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Posted by: Maricopa Lawyers on Apr 22, 2013

A new state sales tax on online transactions may be making it’s what to the Senate floor in the next coming weeks

Senate majority leader Harry Reid began the process late Tuesday that would put a bill known as the Marketplace Fairness Act, to be presented before the Senate without first going through the Senate Finance Committee. The Senate Finance Committee has largely been opposed to the measure.

A spokesperson for Reid did not respond to as to whether the Senate leaders hope to pass the legislation through unanimous consent or hold onto the bill until it can be presented in a full floor debate. However, the Senate could vote on the measure as soon as next week.

Democrat Senator Max Baucus chastised the bill during March’s budget debate stating that what the country needs isn’t simply an online state sales tax but comprehensive tax reform guided by the Senate Finance Committee. Yet, if Harry Reid uses the aptly named Rule 14 process, the legislation could bypass the Committee entirely.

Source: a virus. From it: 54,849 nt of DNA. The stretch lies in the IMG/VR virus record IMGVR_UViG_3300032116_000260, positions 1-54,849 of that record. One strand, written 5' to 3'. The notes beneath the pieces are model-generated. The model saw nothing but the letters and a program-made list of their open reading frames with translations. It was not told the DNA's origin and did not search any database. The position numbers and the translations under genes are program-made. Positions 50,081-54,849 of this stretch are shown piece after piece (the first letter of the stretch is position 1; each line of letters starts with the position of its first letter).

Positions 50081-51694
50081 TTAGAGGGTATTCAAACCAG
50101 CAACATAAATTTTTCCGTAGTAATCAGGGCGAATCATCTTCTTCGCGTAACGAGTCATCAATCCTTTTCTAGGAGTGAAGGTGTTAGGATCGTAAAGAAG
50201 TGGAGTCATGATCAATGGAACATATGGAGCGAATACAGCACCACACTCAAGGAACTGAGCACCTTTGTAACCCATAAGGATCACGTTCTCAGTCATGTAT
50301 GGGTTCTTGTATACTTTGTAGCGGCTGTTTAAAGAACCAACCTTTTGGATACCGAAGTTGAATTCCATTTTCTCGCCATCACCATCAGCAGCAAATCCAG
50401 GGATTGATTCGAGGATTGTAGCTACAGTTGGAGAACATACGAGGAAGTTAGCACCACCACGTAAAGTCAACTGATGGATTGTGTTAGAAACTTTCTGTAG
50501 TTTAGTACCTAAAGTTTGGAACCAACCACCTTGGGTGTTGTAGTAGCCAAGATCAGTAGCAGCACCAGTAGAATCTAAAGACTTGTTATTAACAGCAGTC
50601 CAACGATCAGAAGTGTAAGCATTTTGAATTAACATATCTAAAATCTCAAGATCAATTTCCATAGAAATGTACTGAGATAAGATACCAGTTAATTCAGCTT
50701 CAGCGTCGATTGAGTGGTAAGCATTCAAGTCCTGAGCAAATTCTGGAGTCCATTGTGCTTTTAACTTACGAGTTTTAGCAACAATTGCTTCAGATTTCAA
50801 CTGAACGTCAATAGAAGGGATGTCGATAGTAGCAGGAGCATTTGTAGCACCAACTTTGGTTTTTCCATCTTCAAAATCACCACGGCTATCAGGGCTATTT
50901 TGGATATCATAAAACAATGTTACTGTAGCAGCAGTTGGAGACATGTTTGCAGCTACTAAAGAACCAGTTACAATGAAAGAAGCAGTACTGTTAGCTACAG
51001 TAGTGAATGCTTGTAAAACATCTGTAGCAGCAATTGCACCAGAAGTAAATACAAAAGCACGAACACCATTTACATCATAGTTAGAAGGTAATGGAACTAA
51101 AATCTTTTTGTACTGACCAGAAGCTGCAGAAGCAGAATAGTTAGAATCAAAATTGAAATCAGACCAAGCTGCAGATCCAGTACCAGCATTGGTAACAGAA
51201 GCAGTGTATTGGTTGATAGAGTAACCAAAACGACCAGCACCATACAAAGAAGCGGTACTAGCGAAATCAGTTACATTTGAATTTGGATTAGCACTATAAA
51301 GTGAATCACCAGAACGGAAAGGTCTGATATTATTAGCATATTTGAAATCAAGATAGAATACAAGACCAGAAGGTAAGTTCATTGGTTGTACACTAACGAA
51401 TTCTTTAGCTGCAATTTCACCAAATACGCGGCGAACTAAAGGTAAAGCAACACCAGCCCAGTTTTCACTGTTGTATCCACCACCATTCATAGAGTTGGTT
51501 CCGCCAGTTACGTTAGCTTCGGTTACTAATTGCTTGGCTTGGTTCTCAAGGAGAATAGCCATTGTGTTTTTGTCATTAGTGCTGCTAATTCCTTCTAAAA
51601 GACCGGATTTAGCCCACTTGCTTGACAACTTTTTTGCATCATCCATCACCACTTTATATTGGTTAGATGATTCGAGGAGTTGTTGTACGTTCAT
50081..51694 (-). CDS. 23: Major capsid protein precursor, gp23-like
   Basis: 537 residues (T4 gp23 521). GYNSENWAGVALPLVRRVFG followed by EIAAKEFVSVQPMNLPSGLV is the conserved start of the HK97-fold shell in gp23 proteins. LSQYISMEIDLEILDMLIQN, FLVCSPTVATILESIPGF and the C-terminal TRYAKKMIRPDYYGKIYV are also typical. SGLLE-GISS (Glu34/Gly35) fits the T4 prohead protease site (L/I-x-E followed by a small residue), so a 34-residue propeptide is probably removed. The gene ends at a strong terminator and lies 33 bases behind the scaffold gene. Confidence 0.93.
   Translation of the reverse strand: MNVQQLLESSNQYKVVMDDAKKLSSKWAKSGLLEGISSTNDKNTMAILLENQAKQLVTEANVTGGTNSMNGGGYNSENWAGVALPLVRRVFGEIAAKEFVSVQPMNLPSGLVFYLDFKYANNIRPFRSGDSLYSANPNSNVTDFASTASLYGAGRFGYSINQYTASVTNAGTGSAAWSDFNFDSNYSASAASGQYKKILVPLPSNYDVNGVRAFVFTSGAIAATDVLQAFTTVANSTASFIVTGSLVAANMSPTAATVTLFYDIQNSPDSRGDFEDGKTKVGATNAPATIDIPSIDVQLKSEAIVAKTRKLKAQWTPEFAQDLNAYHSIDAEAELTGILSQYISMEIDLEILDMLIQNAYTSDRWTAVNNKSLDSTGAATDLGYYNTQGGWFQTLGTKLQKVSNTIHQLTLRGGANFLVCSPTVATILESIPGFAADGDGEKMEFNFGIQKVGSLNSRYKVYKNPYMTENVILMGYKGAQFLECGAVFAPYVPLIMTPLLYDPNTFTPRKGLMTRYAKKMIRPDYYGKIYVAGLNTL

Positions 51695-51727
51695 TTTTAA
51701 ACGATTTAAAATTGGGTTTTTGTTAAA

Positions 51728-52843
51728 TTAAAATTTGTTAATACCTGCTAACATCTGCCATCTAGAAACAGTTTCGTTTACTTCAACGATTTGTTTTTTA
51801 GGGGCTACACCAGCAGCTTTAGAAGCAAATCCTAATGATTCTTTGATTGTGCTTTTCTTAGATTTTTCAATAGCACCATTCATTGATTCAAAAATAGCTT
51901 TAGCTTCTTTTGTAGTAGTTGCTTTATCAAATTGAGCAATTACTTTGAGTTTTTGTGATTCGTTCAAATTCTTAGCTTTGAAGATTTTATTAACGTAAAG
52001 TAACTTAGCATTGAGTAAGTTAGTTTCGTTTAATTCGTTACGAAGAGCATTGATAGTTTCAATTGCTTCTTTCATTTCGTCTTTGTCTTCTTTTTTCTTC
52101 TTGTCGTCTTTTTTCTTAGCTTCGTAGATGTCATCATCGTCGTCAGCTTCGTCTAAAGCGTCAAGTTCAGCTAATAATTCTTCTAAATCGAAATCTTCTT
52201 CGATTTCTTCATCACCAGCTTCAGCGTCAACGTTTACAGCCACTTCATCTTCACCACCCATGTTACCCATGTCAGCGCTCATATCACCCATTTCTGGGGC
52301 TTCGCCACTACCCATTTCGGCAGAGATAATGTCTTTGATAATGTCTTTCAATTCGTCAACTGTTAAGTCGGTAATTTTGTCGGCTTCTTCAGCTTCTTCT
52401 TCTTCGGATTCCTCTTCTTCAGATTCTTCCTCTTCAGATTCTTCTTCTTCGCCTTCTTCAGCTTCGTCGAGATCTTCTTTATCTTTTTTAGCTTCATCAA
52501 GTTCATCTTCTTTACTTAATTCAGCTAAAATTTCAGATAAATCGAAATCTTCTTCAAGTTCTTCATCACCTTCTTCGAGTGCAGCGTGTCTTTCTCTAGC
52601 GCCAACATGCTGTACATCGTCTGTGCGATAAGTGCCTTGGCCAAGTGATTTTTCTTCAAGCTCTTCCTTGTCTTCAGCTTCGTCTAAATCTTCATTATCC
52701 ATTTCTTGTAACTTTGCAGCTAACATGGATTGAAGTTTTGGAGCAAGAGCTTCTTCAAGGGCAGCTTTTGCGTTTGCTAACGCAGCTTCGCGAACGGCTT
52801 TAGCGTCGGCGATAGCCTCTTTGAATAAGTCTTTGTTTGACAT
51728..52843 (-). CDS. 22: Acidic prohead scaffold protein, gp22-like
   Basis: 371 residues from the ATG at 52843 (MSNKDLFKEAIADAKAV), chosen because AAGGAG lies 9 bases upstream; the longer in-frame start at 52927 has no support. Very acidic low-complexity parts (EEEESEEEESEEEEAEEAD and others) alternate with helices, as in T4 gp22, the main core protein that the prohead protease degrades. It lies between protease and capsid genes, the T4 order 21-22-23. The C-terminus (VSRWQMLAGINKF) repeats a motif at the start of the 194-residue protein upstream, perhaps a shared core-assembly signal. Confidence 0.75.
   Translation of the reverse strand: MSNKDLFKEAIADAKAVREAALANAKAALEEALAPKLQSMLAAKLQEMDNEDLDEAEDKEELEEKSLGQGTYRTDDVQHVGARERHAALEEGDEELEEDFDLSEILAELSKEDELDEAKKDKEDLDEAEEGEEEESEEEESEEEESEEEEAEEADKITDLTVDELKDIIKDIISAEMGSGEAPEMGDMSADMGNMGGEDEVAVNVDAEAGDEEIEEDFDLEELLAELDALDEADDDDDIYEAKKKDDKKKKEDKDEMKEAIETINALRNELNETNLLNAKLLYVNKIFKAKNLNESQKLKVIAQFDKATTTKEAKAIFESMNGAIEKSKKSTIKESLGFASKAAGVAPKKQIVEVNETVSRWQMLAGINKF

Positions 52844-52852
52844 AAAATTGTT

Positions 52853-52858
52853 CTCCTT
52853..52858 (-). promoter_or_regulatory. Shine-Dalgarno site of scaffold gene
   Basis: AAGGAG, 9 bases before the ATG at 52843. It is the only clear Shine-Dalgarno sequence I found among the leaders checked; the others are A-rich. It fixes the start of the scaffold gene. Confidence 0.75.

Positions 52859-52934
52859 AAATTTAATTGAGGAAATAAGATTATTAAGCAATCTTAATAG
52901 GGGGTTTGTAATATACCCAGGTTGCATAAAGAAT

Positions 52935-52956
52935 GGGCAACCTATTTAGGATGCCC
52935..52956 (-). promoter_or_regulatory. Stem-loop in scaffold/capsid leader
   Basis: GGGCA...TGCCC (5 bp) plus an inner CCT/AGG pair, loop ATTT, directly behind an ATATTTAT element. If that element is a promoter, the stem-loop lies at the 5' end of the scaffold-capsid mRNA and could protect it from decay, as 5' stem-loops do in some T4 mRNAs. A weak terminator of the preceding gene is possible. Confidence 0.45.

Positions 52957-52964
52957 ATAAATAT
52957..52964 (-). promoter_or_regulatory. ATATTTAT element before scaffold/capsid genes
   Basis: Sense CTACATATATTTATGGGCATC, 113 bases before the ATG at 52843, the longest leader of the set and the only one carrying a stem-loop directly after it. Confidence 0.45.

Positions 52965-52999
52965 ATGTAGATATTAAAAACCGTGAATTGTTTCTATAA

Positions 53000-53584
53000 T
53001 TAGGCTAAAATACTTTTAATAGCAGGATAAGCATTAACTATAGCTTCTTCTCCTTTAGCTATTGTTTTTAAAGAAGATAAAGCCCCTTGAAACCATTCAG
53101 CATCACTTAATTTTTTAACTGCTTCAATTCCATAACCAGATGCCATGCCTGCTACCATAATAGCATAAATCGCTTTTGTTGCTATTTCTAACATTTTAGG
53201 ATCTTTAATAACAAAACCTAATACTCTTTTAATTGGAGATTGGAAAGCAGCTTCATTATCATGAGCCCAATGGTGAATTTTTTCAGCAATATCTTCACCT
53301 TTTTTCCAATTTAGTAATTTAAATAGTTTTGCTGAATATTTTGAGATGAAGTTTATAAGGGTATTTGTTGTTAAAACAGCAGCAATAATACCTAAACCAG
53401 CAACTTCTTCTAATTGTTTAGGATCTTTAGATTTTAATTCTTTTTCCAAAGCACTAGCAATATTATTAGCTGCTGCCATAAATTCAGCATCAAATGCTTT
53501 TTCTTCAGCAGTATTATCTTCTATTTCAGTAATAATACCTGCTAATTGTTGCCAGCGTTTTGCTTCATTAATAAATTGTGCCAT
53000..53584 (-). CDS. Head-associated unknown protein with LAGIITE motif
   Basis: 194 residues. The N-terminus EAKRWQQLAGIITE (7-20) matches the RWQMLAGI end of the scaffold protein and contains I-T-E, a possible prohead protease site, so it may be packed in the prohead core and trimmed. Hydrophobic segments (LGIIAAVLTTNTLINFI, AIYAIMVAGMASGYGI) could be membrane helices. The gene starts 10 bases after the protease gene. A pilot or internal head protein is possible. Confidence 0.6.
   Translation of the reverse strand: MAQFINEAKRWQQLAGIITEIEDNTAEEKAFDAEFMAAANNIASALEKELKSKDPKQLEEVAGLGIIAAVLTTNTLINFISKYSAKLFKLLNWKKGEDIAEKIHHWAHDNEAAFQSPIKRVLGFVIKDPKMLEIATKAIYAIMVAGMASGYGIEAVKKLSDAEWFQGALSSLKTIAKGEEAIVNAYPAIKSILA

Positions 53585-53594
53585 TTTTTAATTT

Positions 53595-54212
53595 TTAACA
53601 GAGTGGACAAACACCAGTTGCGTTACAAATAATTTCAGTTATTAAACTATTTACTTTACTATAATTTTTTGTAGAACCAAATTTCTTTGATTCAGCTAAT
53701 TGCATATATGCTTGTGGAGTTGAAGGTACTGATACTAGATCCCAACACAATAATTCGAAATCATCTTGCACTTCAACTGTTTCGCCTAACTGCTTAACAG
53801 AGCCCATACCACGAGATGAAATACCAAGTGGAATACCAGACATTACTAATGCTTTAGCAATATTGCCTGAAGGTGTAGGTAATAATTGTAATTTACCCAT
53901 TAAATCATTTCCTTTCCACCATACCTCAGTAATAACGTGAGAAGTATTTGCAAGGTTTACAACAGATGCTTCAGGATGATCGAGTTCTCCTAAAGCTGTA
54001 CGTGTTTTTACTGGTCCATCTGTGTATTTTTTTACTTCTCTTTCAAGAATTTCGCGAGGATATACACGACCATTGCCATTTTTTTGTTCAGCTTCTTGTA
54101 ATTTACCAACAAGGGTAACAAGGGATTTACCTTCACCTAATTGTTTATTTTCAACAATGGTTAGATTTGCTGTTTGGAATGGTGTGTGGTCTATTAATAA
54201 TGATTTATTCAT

Many governors have been pushing for the ability to force online retailers to collect sales taxes on purchases made by customers who live out of state. As the situation stands online merchants do not have to collect sales taxes in states where they lack a physical presence. This provision came about in a 1992 Supreme Court ruling. But as the online retail industry has grown over the past 20 years U.S. States lose billions of dollars in tax revenue. Additionally, retailers with physical location argue that they are at a competitive disadvantage as they have to inflate prices to accommodate the sales tax.

Lawmakers held a test vote for the bill as a part of the year’s budget debate. The online sales tax amendment garnered an intense argument between supporter such as Senator Dick Durbin and opponents Senator Ron Wyden and Senator Kelly Ayotte.